Rise of the Tomb Raider review

Back in 2013 Square Enix and Crystal Dynamics rebooted Tomb Raider to very mixed results. The game’s Metroidvania elements and exploration were fine, but the story was bland, the characters were all un-developed stereotypes and in place of an arc Lara herself was just an attractive, young white woman who got the shit knocked out of her but kept getting up afterwards. Then they announced a sequel that seemed to place emphasis on Lara surviving in the bleak, desolate wilds of Siberia; an experienced survivor that the game wouldn’t try to convince me is a frightened kitten while she guns down hordes of goons. So I picked it up cheap, and while it has problems, it’s definitely an improvement.

The story’s still rather bland, all told. Lara goes to Siberia to search for what is basically the holy grail but in glowing rock form to prove it’s real and repair the reputation of her dead father. But oh no, here comes a shady religious organisation and their hired mercenaries! Also there are a load of white people who live in the area and attack the mercenaries with bows and arrows, and the samurai zombies from the first ones are now crusader knight-type zombies. The cast isn’t as horribly cliched as it was last time around, but none of them stand out at all. Lara herself is the only one of any interest; she’s a lot more confident and her skills feel more natural now. There’s none of that shit from the first game where she yells “Run you bastards!” and sounds like an amateur dramatics coach, nor does the game try and convince you she’s anything other than a competent survivor and explorer. She’s still got her camp fire monologues though, but you can’t have everything. The game has a pretty consistent main villain this time around, his motivations make sense and are clearly outlined, and the ending is fine, albeit completely generic.

Gameplay wise, nothing’s changed. It’s a mixture of exploration platforming with the aforementioned Metroidvania elements, combat and stealth. The exploration and platforming are its best aspects: the environment has a good sense of scale (it’s a lot less linear than Uncharted), the platforming controls well and is tight for the most part (jumping is occasionally floaty) and finding your way through environments feels satisfying. Unfortunately the time you spend isolated in an unending, “Hateful Eight”-style white hell is minimal, and you soon swap snow for old Soviet installations (good) and bland ancient towns (not so good). It goes from open to quite linear rather swiftly, with only the optional challenge tombs offering a break from the beaten path. The combat can be satisfying but is hampered by the guns having very little weight to them. They’re no fun to fire, particularly the AK47, there’s no melee system, just one move where you swing an ice axe and shooting lacks any kind of feedback. The only real enjoyment I gleaned from it was killing people, which is of course its own reward. Stealth fares slightly better. Dedicated stealth kills including context sensitive ones, a silent bow and arrow and enemies that are relatively easy to sneak up on make it a viable option, but again there’s nothing that makes it memorable.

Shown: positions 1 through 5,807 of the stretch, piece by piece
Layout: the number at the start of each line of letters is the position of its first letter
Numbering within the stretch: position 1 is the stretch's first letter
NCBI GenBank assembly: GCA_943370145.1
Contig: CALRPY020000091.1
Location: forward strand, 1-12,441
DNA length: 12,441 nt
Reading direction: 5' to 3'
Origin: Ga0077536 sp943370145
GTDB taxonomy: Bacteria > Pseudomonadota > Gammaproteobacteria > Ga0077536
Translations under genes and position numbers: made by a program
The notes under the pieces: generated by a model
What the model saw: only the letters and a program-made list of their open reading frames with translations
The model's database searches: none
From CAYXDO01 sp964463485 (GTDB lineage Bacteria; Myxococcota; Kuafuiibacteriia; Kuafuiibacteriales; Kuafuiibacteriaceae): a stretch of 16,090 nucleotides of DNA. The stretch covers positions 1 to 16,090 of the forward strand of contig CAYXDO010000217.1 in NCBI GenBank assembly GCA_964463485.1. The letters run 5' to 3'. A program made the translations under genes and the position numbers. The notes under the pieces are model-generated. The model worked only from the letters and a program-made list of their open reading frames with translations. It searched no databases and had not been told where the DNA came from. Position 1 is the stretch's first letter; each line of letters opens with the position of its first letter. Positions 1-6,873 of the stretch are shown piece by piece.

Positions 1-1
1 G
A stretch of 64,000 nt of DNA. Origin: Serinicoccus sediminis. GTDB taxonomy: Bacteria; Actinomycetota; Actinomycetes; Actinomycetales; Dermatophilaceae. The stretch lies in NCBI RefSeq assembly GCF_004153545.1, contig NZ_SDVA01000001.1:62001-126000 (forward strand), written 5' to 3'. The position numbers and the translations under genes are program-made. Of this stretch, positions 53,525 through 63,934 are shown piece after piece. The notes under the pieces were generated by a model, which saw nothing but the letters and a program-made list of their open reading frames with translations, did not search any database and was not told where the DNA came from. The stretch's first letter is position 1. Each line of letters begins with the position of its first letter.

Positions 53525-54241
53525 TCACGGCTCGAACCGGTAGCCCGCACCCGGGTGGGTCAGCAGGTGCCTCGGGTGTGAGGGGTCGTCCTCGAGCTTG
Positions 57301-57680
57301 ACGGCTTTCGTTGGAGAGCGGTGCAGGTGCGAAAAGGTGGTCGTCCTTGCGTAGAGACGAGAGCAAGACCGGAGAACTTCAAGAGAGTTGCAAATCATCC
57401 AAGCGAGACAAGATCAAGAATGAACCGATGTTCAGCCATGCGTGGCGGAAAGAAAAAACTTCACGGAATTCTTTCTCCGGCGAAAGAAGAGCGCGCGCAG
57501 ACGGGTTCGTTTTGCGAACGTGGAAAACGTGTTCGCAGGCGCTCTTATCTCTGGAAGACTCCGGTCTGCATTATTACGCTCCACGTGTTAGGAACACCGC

There’s not much more I can say, really. I’ve beaten the game and I can only remember bits of it; its story is bland, its combat unexciting and lacks anything that makes it stand out. The platforming is good; during stretches in which I had to, say, climb a tower or navigate cliffs I found myself getting sucked in, only to be pulled out again by a gunfight. Its villain is an angry white man, its heroine is a posh woman going after artifacts against the insistence of protective natives for purely personal reasons and it ends with a whimper and some sequel bait. To sum it up; it’s alright. Nothing special, but not bad.

By James Lambert
@jameslambert18

Author: James Lambert

My name is James and I run this here Reviewing Floor. Game reviews, opinion pieces and episode by episode breakdown reviews of anime and live action TV are my stock in trade, so if you're into that sort of thing, stick around and have a read, why not?

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